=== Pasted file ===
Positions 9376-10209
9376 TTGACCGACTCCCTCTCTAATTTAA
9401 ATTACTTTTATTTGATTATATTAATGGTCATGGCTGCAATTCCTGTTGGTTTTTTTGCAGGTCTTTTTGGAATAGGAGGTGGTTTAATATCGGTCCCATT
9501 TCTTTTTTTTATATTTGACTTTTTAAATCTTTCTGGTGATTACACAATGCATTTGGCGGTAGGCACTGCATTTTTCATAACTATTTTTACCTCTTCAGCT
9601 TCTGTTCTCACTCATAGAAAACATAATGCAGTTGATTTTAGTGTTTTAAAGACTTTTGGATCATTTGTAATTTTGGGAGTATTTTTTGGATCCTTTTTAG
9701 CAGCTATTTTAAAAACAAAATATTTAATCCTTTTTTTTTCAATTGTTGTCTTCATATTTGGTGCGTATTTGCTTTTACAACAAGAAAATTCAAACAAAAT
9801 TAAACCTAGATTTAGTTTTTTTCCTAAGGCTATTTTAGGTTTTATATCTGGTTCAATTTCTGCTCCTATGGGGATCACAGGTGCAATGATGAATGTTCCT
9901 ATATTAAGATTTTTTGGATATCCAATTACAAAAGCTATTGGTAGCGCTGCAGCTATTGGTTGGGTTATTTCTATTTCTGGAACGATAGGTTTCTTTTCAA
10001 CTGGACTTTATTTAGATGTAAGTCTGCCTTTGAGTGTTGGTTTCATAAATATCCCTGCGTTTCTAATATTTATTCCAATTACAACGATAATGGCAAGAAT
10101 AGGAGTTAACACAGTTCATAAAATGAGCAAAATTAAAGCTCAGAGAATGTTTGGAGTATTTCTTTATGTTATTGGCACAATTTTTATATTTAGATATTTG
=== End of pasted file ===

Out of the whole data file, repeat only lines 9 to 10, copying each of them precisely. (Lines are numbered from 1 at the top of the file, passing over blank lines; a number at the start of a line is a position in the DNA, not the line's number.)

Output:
10001 CTGGACTTTATTTAGATGTAAGTCTGCCTTTGAGTGTTGGTTTCATAAATATCCCTGCGTTTCTAATATTTATTCCAATTACAACGATAATGGCAAGAAT
10101 AGGAGTTAACACAGTTCATAAAATGAGCAAAATTAAAGCTCAGAGAATGTTTGGAGTATTTCTTTATGTTATTGGCACAATTTTTATATTTAGATATTTG